10/25/2007 11:00PM

Little guys find way to the big stage

EmailOCEANPORT, N.J. - The ESPN cameras sit strategically positioned like machine-gun nests all over Monmouth Park. They point down from the grandstand roof, take in every angle of the racing ovals below, and during the Breeders' Cup broadcast will spray shots of well-buffed minor-celebrity faces and million-dollar horseflesh, one after another.

This is not racing reality.

Most track life takes place in quiet corners, far from the camera's arc - anonymous, mundane toil, sometimes building toward something better, often going nowhere in particular.

Going into this weekend's races, Todd Pletcher has started 41 horses in Breeders' Cup races, Bob Baffert 44, Bill Mott 48, Bobby Frankel 68, and Wayne Lukas a whopping 146.

Still, each Breeders' Cup, horses arrive with no brand-name trainer attached. Most are never heard from again; others actually hit the mark: Ernie Poulos with Black Tie Affair (Classic, 1991), or Thad Ackel with Great Communicator (Turf, 1988). Here are five trainers with only one previous Breeders' Cup starter among them. But this year, for different reasons, they have made it to New Jersey - just like the big guys.

Doris Harwood

Smarty Deb, Juvenile Fillies

Home base: Emerald Downs, Auburn, Wash.

Doris Harwood refers to her training operation as "Team Pink." Pink is one of her colors; the other is a bright turquoise. The combo runs from bridles to saddle towels to curry combs and all the way to Harwood's glossy lipstick. But there is a practical side to this.

"You and your owners can see it all the way across the track," Harwood said.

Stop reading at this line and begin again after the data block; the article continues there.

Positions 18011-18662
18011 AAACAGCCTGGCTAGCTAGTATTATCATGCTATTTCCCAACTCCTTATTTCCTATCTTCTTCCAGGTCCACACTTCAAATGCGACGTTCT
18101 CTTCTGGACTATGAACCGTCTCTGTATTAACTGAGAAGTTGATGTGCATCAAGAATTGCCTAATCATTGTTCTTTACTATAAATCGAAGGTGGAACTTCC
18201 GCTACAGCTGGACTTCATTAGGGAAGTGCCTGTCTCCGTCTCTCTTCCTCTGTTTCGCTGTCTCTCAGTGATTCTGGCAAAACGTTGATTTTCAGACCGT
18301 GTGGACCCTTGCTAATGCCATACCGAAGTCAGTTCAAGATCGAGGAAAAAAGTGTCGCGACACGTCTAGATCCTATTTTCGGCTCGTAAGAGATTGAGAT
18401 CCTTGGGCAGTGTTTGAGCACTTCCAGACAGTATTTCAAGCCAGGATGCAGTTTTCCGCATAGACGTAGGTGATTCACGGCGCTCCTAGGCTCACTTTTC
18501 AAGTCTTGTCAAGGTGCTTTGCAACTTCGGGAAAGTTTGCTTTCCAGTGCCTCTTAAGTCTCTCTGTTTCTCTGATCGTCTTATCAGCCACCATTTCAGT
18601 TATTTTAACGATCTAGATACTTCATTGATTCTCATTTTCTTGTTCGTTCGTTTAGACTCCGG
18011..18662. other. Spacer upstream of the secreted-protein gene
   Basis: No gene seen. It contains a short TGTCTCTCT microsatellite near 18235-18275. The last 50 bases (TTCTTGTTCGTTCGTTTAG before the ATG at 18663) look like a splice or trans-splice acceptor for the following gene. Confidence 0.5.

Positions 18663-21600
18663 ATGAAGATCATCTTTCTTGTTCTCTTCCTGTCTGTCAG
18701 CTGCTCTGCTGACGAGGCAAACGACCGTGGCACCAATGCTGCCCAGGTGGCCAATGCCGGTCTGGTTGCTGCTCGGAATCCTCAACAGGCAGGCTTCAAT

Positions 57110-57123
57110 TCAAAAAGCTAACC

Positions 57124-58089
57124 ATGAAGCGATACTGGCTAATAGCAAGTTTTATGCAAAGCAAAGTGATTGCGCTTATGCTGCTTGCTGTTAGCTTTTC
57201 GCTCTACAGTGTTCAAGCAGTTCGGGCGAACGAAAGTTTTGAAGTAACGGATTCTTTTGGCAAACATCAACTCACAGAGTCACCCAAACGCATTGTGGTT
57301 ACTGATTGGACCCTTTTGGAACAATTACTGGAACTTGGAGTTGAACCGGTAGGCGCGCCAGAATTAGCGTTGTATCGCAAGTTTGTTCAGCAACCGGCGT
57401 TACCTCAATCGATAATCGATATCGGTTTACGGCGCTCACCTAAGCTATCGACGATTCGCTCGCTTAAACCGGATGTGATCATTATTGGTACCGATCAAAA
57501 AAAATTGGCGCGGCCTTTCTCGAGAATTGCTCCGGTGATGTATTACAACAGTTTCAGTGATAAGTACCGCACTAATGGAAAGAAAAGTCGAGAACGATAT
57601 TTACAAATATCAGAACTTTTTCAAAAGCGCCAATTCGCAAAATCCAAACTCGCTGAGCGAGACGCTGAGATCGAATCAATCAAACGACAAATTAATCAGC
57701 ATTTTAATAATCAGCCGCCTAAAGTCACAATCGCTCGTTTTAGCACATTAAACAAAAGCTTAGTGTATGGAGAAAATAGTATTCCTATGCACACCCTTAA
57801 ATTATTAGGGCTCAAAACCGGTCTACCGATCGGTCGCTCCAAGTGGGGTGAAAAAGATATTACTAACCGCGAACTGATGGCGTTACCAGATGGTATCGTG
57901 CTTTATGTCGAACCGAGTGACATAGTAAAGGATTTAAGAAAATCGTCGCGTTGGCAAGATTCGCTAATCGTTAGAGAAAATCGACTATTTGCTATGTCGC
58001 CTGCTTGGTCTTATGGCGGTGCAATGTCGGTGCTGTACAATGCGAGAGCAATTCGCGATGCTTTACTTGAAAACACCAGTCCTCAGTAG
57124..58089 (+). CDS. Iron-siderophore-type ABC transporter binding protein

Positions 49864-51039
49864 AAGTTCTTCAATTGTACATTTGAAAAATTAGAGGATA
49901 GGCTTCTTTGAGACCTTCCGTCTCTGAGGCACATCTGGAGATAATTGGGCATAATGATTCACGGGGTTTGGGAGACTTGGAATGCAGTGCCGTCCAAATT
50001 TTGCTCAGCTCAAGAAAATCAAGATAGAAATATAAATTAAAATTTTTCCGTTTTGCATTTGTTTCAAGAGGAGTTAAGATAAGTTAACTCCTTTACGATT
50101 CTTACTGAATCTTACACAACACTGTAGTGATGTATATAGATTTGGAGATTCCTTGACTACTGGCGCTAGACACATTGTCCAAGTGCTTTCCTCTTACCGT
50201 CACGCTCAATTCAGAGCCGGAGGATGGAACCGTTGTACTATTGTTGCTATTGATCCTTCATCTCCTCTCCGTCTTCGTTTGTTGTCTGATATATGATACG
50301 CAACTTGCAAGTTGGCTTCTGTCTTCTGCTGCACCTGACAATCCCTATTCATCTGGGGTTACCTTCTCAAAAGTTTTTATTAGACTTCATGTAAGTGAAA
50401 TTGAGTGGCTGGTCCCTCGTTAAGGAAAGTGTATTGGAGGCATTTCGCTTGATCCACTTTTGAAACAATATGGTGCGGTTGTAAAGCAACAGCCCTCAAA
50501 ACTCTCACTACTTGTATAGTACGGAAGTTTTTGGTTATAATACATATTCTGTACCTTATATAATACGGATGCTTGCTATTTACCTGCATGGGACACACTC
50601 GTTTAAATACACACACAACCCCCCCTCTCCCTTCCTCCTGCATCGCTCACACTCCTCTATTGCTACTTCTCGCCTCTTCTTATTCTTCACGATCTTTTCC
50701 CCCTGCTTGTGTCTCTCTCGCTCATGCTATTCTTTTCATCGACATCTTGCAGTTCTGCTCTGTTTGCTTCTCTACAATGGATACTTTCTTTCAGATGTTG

Harwood, 55, bubbles, but her blue-gray eyes don't blink much.

"I'm a type-A personality," she said.

But her "Country gal in the big city" persona - the one that has occasioned 50 or so media interviews this week by Harwood's count - turns out to be a false front.

The daughter of a plumber and a stay-at-home mother of 6, Harwood had no family connection to racing. She started riding at 10. While waiting tables and attending Seattle Community College, she met a friend who had a horse at the old Longacres track. That was that.

There was a brief career as an actual jockey, and Harwood rode her share of Washington winners while harboring no delusions of grandeur.

"I wasn't bad, but I knew that wasn't what I was going to be doing for a long time," she said.

She worked as an assistant trainer, bought a small farm, and finally took out her own trainer's license. By Harwood's count, it took about five years to get fully established. In the meantime, she did most of the work herself.

"I sat down and figured it out once: I was making 14 cents an hour," she said.

But guess what? Harwood has 50 horses under her care now. Each year, she gets as many as 30 yearlings, breaking them at her farm and training them the next season. She has good owners, like Jerre Paxton's Northwest Farms. Paxton owns Smarty Deb, who has a big-time pedigree - Smart Strike out of a Wild Again mare - and has never lost a race, beating males in Emerald's big 2-year-old race, the Gottstein Futurity.

The pink thing? That's all part of the game.

"You're out there putting on a show," Harwood said.

Mark Hubley

Your Round, Juvenile Turf

Home base: Thoroughbred Training Center, Lexington, Ky.

The standings go like this: Steve Asmussen, 384 wins; Todd Pletcher, 245 wins; Mark Hubley, 132 wins. Those Asmussen and Pletcher totals encompass 2007, while Hubley's spans a career dating to 1980.

The Hubley training file is checkered. Go year by year, and you see him failing to win a race in 1980 and only earning a couple victories the next two seasons while trying to teach slow horses to win on the tough New York City circuit.

A move to Finger Lakes invigorated Hubley - both the country living, and the easier competition - and his win totals gradually increased. But the mid-1990s was a fade to black. Hubley went 0 for 5 in 1994, 0 for 3 in 1995, and 0 for 0 in 1996.

"I really got disenchanted with the horses, especially at Finger Lakes," Hubley said, reached by phone late Tuesday afternoon. "I had bad owners and bad horses."